American journal of medicine
2016; 129 (8): 792-795
In today's hospital and clinic environment, the obstacles to bedside teaching both for faculty and trainees are considerable. As Electronic Health Records (EHR) systems become increasingly prevalent, trainees are spending more time performing patient care tasks from computer workstations, limiting opportunities to learn at the bedside. Physical examination skills are rarely emphasized and low confidence levels, especially in junior faculty, pose additional barriers to teaching the bedside exam.
View details for DOI 10.1016/j.amjmed.2016.02.020
View details for PubMedID 26972793
- The Medical Education of Generation Y. Academic psychiatry 2016; 40 (2): 382-385
The Medical Education of Generation Y
View details for DOI 10.1007/s40596-015-0399-5
- A piece of my mind. The road back to the bedside. JAMA-the journal of the American Medical Association 2013; 310 (8): 799-800
The Smartphone in Medicine: A Review of Current and Potential Use Among Physicians and Students
JOURNAL OF MEDICAL INTERNET RESEARCH
2012; 14 (5)
Advancements in technology have always had major impacts in medicine. The smartphone is one of the most ubiquitous and dynamic trends in communication, in which one's mobile phone can also be used for communicating via email, performing Internet searches, and using specific applications. The smartphone is one of the fastest growing sectors in the technology industry, and its impact in medicine has already been significant.To provide a comprehensive and up-to-date summary of the role of the smartphone in medicine by highlighting the ways in which it can enhance continuing medical education, patient care, and communication. We also examine the evidence base for this technology.We conducted a review of all published uses of the smartphone that could be applicable to the field of medicine and medical education with the exclusion of only surgical-related uses.In the 60 studies that were identified, we found many uses for the smartphone in medicine; however, we also found that very few high-quality studies exist to help us understand how best to use this technology.While the smartphone's role in medicine and education appears promising and exciting, more high-quality studies are needed to better understand the role it will have in this field. We recommend popular smartphone applications for physicians that are lacking in evidence and discuss future studies to support their use.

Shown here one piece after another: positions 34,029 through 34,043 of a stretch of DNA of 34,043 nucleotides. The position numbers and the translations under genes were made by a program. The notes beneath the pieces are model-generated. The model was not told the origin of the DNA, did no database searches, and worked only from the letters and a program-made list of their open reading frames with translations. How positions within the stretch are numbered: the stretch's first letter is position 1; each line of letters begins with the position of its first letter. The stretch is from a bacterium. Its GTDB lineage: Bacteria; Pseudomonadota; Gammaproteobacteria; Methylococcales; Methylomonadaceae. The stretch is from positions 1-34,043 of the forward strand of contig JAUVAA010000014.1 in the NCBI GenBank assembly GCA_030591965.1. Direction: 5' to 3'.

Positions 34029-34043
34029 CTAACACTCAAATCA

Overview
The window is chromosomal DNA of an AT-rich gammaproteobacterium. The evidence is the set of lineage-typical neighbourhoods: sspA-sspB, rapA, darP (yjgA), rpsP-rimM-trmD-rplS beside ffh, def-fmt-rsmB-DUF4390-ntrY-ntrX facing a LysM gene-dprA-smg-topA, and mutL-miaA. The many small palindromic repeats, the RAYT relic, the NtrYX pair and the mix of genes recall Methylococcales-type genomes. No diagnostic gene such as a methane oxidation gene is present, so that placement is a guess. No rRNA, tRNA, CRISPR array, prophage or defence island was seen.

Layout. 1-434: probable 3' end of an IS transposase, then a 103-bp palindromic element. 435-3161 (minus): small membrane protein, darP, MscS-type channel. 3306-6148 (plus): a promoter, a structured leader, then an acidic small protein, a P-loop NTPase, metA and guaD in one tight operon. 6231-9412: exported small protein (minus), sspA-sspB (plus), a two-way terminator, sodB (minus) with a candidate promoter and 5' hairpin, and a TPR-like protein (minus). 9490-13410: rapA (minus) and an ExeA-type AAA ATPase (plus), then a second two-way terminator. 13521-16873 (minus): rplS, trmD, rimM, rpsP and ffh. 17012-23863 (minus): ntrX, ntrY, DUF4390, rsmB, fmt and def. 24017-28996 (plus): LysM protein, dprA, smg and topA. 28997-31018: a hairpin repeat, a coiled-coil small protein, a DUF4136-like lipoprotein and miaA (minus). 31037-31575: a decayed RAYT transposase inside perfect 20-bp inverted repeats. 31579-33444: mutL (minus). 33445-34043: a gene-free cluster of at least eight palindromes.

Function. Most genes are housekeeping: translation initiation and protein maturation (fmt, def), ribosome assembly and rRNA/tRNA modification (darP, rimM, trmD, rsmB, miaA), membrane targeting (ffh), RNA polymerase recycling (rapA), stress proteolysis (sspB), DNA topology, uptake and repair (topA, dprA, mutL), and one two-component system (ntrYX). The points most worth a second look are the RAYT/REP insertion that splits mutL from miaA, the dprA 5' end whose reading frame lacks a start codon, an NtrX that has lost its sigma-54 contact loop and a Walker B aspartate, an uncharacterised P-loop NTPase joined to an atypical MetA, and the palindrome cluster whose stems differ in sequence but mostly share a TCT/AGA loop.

View details for DOI 10.2196/jmir.1994
View details for Web of Science ID 000309405400005
View details for PubMedID 23017375
- Histoplasmosis Presenting with Ulcers on the Soft Palate JOURNAL OF GENERAL INTERNAL MEDICINE 2012; 27 (9): 1219-1219